Unicorn Ira Einhorn

This is a blog by and about the wrongfully convicted environmentalist and free energy activist, the Unicorn, Ira Einhorn. Here you'll find news and reviews concerning his case and views on how the world is working, or not. Articles from friends and supporters are posted here too. 'Tain't fittin, just 'tain't fittin...all those innocent folks in jail.'


I'm an old hippie from the 60's. Issues I'm working on include ebooks, hemp legalization, political activism , world trade center illness and bridging the digital divide.

Books Include:
Black People And Their Place in World History - Print Paperback
Black People And Their Place In World History - .PDF ebook edition
DePalma, Free Energy and the N-Machine
Print Hardcover
DePalma Free Energy and the N-Machine
.pdf ebook edition
Prelude To Intimacy
Hemp For Victory: A Global Warming Solution
Hemp For Victory: The Wonder Herb
Hemp For Victory: The Trillion Dollar Crop
Why I Survive Aids: Emergency On Line Edition
How To Compute: Computer Training Notes  On Line Edition.

Tuesday, May 02, 2006

The New Brain - Ira Einhorn's Book Review

Review By: Ira Einhorn

By: Richard Restak (Rodale Press, 2003)

“The dumbing-down, lowest common-denominator dynamic that cable and internet and tabloid culture have brought means that anything that is big and exclusive and legitimate is quickly turned into something trivial, tawdry, and dumded-down. If we had the most consequential scoop of all times about wrongdoing in the Bush Administration, it would quickly turn into “how’s it polling? What are they saying about it on Drudge? What are they saying about it on “Hannity and Colmes”?’ And it would be reduced to its cheapest most ephemeral essence.”

Mark Halperin, New Yorker, October 25, 2004

Richard Restak has written a small book that very deftly and gracefully provides the general reader with easily understandable information from the edge of neuroscience.

Its small package contains information that will eventually dwarf two major public interest issues that have occupied headlines for a while: tobacco and fast food.

Restak’s presentation of the research brings closer to scientific validity the intuitive awareness that many socially concerned people have shared for decades: presentation of violence in the media is a serious problem that effects us all, children in particular.

Restak’s 212 page book contains: a short overview introduction; an opening chapter on the plasticity of the brain; 7 chapters on research that will effect how all of us think about ourselves and live in the world; a concluding overview chapter that talks very directly about both the opportunities that the new knowledge opens up and the ethical dilemmas that our greater knowledge will force us to face.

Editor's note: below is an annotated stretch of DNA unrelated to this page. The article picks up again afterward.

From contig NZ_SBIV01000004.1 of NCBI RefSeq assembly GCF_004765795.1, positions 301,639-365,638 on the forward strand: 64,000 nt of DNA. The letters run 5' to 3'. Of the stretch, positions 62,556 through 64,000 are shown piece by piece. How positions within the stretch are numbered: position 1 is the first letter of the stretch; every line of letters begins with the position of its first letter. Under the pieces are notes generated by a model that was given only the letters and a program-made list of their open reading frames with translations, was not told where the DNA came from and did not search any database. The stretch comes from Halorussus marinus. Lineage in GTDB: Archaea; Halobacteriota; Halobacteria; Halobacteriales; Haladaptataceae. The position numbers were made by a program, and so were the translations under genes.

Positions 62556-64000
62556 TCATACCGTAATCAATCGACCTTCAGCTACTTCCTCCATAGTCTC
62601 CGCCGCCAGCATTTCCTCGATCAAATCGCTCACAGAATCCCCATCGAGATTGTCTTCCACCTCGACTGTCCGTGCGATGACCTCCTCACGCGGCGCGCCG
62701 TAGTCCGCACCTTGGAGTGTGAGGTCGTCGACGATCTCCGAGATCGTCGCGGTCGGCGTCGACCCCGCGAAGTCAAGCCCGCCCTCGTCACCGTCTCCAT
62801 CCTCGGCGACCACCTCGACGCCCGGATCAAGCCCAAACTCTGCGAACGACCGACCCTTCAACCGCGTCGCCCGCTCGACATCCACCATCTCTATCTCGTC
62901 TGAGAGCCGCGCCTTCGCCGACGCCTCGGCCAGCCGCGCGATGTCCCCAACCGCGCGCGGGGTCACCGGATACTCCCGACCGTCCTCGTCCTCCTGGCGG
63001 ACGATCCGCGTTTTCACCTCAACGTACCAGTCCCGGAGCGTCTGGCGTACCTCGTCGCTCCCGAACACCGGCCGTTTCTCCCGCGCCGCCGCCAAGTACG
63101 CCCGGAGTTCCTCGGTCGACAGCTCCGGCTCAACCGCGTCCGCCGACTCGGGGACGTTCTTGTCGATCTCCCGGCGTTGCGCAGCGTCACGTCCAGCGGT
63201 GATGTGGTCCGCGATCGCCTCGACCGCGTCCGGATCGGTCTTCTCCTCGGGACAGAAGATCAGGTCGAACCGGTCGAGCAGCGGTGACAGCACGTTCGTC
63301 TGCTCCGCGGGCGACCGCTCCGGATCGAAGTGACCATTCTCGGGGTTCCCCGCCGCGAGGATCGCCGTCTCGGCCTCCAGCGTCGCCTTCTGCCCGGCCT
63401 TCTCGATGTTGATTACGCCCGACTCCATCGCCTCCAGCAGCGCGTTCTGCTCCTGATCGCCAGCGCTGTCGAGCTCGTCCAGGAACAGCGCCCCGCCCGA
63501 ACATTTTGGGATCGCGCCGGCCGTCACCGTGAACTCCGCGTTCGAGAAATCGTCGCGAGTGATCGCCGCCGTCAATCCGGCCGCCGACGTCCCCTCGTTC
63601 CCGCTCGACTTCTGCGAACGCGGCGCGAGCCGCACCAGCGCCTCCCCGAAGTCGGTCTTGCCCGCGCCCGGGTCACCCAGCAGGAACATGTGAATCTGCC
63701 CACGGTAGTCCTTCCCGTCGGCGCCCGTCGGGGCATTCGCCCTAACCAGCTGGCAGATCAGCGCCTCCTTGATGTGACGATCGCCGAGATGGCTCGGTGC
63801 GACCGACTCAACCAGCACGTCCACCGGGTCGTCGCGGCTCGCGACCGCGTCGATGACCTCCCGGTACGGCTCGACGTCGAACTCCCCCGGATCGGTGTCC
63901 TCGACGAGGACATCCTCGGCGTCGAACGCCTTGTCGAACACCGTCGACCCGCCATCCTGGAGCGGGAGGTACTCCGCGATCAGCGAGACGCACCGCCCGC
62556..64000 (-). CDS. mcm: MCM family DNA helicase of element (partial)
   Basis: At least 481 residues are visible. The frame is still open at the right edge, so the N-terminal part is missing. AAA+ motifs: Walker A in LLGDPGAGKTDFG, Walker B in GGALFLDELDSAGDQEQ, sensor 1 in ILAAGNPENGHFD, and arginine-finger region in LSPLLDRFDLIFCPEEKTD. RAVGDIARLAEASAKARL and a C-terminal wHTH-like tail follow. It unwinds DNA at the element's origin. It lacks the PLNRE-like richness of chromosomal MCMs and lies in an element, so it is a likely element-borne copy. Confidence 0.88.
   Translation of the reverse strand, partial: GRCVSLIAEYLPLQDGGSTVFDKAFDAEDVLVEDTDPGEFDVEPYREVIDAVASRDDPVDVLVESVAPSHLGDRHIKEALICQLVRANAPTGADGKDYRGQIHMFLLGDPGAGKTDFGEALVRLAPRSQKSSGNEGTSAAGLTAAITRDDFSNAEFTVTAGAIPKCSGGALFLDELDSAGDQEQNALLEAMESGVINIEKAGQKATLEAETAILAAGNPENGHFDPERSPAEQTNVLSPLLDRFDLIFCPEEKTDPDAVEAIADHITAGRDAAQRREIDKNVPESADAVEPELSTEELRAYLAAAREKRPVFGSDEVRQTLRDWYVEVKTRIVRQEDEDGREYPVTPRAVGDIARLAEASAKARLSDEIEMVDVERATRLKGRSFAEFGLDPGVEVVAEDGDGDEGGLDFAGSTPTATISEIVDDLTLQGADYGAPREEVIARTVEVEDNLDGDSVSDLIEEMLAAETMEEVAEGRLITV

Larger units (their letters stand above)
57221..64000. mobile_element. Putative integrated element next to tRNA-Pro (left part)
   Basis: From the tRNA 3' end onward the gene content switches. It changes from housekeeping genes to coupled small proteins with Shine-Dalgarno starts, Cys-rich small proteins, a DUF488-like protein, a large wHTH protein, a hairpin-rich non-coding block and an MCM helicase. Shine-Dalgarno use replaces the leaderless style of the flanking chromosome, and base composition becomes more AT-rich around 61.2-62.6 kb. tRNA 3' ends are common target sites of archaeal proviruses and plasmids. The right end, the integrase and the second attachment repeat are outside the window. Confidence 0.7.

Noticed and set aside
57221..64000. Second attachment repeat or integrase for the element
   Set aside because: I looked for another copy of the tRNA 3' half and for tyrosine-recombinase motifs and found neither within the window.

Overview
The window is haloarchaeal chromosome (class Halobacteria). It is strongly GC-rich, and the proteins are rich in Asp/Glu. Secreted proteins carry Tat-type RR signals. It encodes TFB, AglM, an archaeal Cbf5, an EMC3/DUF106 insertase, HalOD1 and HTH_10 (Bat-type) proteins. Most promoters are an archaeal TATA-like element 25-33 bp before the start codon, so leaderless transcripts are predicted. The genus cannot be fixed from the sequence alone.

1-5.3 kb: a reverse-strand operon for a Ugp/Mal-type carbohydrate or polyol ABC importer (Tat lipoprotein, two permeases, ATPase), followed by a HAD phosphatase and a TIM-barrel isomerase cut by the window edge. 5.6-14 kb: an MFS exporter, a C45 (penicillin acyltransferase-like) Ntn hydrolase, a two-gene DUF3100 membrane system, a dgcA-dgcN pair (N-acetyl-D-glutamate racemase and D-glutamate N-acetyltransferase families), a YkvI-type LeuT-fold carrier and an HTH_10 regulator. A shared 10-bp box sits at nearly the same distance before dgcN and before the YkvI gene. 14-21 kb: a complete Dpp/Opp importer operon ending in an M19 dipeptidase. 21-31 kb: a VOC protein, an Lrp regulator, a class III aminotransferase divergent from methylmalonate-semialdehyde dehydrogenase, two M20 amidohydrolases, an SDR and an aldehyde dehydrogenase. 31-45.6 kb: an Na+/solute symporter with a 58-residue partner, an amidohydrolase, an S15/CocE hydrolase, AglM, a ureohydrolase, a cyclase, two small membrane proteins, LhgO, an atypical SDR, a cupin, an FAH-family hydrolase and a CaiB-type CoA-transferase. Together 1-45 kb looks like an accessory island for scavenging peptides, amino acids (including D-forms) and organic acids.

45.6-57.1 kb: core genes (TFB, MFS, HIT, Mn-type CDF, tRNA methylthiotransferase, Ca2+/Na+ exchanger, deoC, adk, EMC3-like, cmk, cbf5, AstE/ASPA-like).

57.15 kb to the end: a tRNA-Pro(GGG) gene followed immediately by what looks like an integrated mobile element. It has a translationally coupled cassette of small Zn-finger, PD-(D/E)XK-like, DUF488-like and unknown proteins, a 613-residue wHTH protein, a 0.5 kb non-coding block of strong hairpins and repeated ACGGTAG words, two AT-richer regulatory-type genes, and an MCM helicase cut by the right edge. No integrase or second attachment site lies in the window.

New tools are now able to monitor the brain in both a safe and non evasive way. The information abstracted by these tools and massaged by computer programs enables researchers to formulate hypotheses and make predictions that are testable.

The correlation between watching violent action on TV and committing acts of violence is now established.

Restak talks with great sensitivity about loss and how TV violence is causing our inability to react to the pain of others. We are becoming desensitized to a whole spectrum of negative behavior.

He shows us what doing 2 or more things at once is producing. Multi-tasking is ineffective and costs us both in time and accuracy. Faster, faster, faster is the theme of an increasingly superficial age (read the head quote to this review slowly and ponder it.) that is characterized by increasing slippage.

He looks at what this frantic pace of processing is doing to our lives and the fact that ADD/ADHD may be classified as diseases, but is actually a lifestyle now being forced on people if they wish to survive.

He provides a number of moving anecdotes about what this lifestyle is doing to personal relationships.

Our frantic rush is overseen and controlled by an economic system that is ruled by one linear variable and can be simply defined as


Anyone who has studied systems theory knows that the sad anecdotes that Restak presents are examples of sub optimization: the destructive output of an increasingly mad socioeconomic system that has avoided Ashby’s Law of Requisite Variety.

There are positive fruits to the knowledge gained by the research, but they will be but noise in the system, if we don’t pay attention and be more mindful of the wrong pathway that our system-as-a-whole is now perusing.

Our too concentrated linear economic behavior is rapidly making the planet unlivable. What Restak writes about is reflective of the total situation.

If we fail to heed the mirror he holds up, we are looking at species extinction.
Ira Einhorn, November 2, 2004